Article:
Still, there is a little water coming down.  It’s shallow and slow-moving, but clear.

The stands of cattails are hanging on.  I like the light in this shot, and the varied textures.

I had a little fun with it, playing with the kaleidoscope effect in Paint Shop Pro.  It made a verdant mandala.

We spent yesterday evening as half the world must have — watching the opening ceremonies for the Olympics.  At least I did; Billy dozed through most of them.  Even I dropped off, just before they lit the torch.  Darn it.  The torch-lighting has been shown several times since, but it’s not like seeing it as it happens.

Today we watched the equestrian events, though they showed very little of them.  They never do.  It was the dressage for the three-day eventers today, and I have to admit that it’s not thrilling to watch.  It’s hard for the commentators, too, as someone who understands what’s going on ends up explaining too much or not enough.  They don’t know what the audience doesn’t know, if that makes since.  Explaining that a double bridle has both a snaffle and a curb, for example, doesn’t help much.  Generally, if you know what a snaffle and curb are, you also know what a double bridle is.  And people who don’t know that the trot is a two-beat diagonal gait probably aren’t watching dressage.  At least, not for long.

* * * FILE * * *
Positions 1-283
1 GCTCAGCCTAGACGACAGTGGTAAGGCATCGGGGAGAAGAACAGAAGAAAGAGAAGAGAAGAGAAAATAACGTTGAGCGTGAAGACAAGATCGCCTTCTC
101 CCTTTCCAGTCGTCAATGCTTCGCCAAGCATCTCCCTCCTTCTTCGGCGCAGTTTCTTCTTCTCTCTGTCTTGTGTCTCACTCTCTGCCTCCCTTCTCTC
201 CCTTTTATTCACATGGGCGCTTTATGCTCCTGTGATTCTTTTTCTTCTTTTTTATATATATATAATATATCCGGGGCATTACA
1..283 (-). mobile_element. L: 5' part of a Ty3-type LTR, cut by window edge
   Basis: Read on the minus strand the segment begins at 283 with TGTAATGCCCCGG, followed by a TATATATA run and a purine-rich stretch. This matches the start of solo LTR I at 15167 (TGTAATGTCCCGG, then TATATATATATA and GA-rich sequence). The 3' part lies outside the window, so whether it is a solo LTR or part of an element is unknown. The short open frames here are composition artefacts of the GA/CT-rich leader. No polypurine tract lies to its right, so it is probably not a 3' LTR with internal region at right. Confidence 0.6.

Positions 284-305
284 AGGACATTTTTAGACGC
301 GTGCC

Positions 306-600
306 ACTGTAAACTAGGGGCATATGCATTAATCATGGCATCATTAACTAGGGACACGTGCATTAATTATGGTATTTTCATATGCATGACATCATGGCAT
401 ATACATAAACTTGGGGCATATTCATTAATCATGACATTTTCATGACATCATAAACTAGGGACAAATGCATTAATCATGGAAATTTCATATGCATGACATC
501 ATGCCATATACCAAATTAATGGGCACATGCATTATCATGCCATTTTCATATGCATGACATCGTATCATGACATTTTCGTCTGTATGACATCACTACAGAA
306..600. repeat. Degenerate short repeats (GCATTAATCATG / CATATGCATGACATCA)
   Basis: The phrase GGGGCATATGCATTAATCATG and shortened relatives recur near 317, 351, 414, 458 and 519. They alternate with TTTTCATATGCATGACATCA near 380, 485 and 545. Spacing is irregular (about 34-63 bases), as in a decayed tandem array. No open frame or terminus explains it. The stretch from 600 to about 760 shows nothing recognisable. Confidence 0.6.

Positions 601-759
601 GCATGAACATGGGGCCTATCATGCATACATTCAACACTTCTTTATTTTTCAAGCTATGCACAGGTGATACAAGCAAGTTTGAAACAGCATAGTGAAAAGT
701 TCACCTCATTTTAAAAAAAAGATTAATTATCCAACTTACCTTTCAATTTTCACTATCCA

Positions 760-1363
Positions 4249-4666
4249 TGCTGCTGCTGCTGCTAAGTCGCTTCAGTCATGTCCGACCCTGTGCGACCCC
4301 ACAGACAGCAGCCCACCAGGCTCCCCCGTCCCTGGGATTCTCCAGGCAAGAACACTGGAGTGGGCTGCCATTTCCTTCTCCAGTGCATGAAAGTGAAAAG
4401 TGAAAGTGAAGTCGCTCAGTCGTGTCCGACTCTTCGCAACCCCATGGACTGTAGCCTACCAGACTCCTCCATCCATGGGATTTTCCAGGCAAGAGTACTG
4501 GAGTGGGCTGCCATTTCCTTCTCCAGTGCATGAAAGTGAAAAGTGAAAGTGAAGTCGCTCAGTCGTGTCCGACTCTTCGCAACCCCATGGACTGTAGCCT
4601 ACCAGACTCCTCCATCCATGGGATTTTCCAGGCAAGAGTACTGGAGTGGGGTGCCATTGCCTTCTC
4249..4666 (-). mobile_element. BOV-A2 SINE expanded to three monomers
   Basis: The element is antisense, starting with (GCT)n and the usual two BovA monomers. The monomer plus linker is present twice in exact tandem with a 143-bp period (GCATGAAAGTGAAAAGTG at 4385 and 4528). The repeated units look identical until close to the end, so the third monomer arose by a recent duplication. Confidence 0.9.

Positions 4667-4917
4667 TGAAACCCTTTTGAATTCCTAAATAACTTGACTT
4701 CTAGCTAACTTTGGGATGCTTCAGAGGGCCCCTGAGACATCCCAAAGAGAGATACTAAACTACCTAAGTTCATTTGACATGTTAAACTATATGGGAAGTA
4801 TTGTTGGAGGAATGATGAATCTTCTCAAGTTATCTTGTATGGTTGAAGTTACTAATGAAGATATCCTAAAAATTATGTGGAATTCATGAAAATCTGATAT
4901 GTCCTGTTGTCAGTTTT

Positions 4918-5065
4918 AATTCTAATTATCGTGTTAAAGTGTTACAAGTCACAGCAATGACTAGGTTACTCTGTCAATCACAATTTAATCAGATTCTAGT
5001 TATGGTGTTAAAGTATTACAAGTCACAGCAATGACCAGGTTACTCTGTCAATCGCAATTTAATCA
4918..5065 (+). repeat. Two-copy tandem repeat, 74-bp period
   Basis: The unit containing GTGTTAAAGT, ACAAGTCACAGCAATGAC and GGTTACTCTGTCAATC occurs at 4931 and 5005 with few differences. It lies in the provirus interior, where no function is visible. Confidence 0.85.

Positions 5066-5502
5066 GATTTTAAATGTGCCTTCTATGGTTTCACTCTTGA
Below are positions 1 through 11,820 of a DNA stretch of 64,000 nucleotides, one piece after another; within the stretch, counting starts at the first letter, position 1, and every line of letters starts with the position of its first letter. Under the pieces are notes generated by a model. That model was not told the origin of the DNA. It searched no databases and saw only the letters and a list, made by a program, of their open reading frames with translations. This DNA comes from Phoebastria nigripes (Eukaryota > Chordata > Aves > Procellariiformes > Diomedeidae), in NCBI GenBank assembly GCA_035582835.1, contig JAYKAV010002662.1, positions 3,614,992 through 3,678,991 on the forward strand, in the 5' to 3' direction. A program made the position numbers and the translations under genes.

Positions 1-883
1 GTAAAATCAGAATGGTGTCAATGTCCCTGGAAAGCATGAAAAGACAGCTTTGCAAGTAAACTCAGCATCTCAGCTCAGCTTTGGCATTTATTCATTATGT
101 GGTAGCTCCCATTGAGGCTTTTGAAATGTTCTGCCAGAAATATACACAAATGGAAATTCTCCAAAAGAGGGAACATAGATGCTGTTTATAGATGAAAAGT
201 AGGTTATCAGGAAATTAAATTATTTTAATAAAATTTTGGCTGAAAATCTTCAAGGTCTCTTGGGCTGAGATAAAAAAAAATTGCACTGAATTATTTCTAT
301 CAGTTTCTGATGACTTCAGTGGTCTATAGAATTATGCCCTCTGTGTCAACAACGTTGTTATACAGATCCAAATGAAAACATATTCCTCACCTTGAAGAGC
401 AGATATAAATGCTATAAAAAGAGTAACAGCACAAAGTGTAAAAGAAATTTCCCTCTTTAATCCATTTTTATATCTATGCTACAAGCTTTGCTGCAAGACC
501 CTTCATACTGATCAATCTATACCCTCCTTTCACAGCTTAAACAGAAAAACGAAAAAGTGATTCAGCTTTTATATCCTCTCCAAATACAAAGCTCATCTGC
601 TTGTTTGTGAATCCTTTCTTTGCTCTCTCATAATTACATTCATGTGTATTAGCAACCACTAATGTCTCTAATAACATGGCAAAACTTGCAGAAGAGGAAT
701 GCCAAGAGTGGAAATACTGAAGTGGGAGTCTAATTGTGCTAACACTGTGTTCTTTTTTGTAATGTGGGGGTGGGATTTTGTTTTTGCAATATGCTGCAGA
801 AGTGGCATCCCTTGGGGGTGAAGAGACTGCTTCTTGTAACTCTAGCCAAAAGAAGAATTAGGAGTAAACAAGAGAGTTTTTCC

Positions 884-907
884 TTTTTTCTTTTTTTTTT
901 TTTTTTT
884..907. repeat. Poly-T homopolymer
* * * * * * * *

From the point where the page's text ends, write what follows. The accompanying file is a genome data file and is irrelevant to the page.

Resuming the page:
One of the great things about the Olympics, though; there’s something for everyone to enjoy!

Posted July 28, 2012 by stablewoman in Kern River

Riders   Leave a comment

It was a beautiful morning, and there were lots of people enjoying it.  I met Marion and Donna . . . Marion’s horse EZ sure looks handsome in this shot.

Then the twins were out with their dogs . . .

Then Donna and Marion again . . . Donna was ponying Barbara’s mare Olivia.

Notice Xena’s stick in the foreground.  She had just dropped it for me to throw.  She’s feeling much better.  Now maybe I’ll be able to get back to the ponies.  I’m sure they’re feeling neglected.  Or not . . .

Posted July 27, 2012 by stablewoman in Horses

Poor Xena — Again   Leave a comment